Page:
This points to why I’ve always been skeptical of populism: Because it puts the passion of the crowd at the forefront. Allow myself to repeat…myself. Elias Canetti notes in his book Crowds and Power that, inside the crowd, “distinctions are thrown off and all become equal. It is for the sake of this blessed moment, when no one is greater or better than another, that people become a crowd.”

“But,” Canetti adds, “the crowd, as such, disintegrates. It has a presentiment of this and fears it…Only the growth of the crowd prevents those who belong to it from creeping back under their private burdens.”

There’s an enforced conformity, a tribal groupthink, to crowds. They crowd out individuality and distinction. “When men exercise their reason coolly and freely on a variety of distinct questions, they inevitably fall into different opinions on some of them,” James Madison observed. “When they are governed by a common passion, their opinions, if they are so to be called, will be the same.”

This was the observation underlying Randolph Bourne’s distinction between the government and the state. The government is where people argue and negotiate competing interests. The state— which for Bourne emerged with the white-hot passion of war—is a mystical representation of “us,” where disagreement becomes a kind of treason.

That rally wasn’t about patriotism, but nationalism. Donald Trump hasn’t the foggiest clue about America’s creeds. But he does have an instinctual appreciation of the emotional triggers of nationalism. No major party nominee in American history ran down the United States of America as much as candidate Trump did in 2016. His description of America was borderline dystopian, blurring the moral distinctions between America and Putin’s Russia. He said America was run by stupid and weak people and was a “laughingstock” on the global stage. Not even the most race-obsessed left-winger would have said of America that “…our African-American communities are absolutely in the worst shape they’ve ever been in before. Ever, ever ever.”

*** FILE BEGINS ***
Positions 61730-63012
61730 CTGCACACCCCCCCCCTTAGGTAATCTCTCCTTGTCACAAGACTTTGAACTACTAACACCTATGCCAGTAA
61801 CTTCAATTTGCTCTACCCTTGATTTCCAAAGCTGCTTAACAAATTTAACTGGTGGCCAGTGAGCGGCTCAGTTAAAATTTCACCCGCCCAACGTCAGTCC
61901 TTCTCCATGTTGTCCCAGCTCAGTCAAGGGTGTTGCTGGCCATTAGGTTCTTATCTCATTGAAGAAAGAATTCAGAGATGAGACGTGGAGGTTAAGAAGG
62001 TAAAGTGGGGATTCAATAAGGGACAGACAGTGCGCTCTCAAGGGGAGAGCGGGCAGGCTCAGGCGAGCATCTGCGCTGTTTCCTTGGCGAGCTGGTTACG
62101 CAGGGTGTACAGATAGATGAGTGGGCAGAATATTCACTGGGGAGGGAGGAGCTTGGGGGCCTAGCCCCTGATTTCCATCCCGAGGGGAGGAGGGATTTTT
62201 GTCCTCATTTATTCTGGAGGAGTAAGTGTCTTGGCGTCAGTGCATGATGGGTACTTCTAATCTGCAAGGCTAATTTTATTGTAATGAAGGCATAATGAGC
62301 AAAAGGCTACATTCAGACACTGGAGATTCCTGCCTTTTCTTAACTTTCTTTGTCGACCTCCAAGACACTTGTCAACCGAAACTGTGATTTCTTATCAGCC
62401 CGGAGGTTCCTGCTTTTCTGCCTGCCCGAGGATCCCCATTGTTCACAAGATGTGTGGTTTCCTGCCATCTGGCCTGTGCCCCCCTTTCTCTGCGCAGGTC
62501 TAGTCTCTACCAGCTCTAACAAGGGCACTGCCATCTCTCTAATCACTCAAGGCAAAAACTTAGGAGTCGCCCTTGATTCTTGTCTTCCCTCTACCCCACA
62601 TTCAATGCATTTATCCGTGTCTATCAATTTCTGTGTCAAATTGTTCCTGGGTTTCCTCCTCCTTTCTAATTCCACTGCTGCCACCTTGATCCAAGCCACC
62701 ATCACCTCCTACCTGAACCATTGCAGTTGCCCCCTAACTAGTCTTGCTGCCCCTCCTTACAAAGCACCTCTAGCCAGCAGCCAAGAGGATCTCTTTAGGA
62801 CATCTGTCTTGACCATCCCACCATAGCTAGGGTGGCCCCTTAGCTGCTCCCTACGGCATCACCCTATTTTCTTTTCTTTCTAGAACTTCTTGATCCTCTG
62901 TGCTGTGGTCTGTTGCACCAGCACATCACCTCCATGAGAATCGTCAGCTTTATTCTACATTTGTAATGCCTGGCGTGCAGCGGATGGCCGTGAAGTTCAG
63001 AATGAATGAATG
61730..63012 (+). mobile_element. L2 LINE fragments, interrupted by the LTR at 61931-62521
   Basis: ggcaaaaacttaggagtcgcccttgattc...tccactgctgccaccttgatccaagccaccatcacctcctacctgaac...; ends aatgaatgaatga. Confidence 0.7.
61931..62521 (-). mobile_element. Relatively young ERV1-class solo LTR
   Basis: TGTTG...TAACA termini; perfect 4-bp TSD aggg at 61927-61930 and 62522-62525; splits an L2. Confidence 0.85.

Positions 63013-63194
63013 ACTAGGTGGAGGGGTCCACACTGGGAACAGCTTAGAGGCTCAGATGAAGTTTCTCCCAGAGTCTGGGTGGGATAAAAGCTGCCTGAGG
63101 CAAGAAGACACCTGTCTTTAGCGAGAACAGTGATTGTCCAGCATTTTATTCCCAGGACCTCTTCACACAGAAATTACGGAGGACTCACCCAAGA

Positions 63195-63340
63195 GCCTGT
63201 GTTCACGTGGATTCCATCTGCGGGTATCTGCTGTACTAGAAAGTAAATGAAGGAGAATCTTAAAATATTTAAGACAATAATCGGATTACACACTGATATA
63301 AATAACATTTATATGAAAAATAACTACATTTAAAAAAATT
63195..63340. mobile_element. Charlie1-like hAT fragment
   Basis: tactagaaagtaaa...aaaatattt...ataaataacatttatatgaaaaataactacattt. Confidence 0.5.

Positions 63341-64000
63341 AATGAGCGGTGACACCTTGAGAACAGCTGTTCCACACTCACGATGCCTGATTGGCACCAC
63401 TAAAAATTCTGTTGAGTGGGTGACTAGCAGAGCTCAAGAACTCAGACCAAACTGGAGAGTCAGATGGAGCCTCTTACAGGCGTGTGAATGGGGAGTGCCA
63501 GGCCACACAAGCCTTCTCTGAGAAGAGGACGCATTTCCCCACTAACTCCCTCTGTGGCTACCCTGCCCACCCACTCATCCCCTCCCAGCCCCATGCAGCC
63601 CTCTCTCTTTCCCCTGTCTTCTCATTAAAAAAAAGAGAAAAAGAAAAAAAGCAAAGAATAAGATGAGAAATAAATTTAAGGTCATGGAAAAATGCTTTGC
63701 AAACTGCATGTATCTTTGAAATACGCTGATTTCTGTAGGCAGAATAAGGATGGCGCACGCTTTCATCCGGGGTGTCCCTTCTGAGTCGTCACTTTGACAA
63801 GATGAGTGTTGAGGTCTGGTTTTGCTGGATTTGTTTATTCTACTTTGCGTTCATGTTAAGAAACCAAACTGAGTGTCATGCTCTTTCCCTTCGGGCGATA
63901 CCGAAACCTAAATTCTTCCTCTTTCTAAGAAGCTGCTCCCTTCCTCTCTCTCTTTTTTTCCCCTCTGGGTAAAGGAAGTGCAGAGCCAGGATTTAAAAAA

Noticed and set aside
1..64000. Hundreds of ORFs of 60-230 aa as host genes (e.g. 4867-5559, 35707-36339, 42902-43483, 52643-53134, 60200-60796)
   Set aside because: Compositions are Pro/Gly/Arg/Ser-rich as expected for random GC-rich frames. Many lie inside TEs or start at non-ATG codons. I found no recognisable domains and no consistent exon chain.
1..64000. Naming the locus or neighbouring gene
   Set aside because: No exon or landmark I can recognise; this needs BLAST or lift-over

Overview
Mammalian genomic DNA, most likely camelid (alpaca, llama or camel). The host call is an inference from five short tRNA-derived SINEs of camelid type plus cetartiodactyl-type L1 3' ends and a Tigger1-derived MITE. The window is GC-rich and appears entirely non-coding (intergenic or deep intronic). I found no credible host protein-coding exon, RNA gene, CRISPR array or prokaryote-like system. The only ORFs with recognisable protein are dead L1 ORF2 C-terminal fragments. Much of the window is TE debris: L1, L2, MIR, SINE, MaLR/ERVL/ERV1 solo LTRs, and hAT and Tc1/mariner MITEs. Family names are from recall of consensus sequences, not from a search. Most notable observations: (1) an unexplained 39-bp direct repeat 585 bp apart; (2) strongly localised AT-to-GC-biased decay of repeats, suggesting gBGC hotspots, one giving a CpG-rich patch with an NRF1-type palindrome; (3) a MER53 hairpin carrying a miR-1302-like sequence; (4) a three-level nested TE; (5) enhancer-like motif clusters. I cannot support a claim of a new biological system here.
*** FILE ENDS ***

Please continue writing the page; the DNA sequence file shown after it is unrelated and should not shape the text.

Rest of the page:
Nobody said: “Why don’t you leave if it’s so bad here?”

Now that Trump sees himself as the romantic incarnation of the nation—l’etat est moi—the new hotness is “America, love it or leave it.”

Trump may have retroactively said that he didn’t like the “send her back” chant, though there’s no evidence he felt that way at the time. But you can be sure he’ll return, like a dog to his vomit, to his favorite rhetorical trick of saying, “I’m not supposed to say it, but …” or “Donald Trump would never say…but…” He loves apophasis, the technical term for saying you’re not going to say something as a way to say what you wanted to say. “I won’t say that Jeffrey Epstein collected Sears’ Junior Miss catalogs. I would never talk about that huge stack by his night table.”

And even when he doesn’t resort to that shctick, he lets the crowd do it. When he got grief for calling Ted Cruz a “pussy,” he told a woman in a New Hampshire crowd: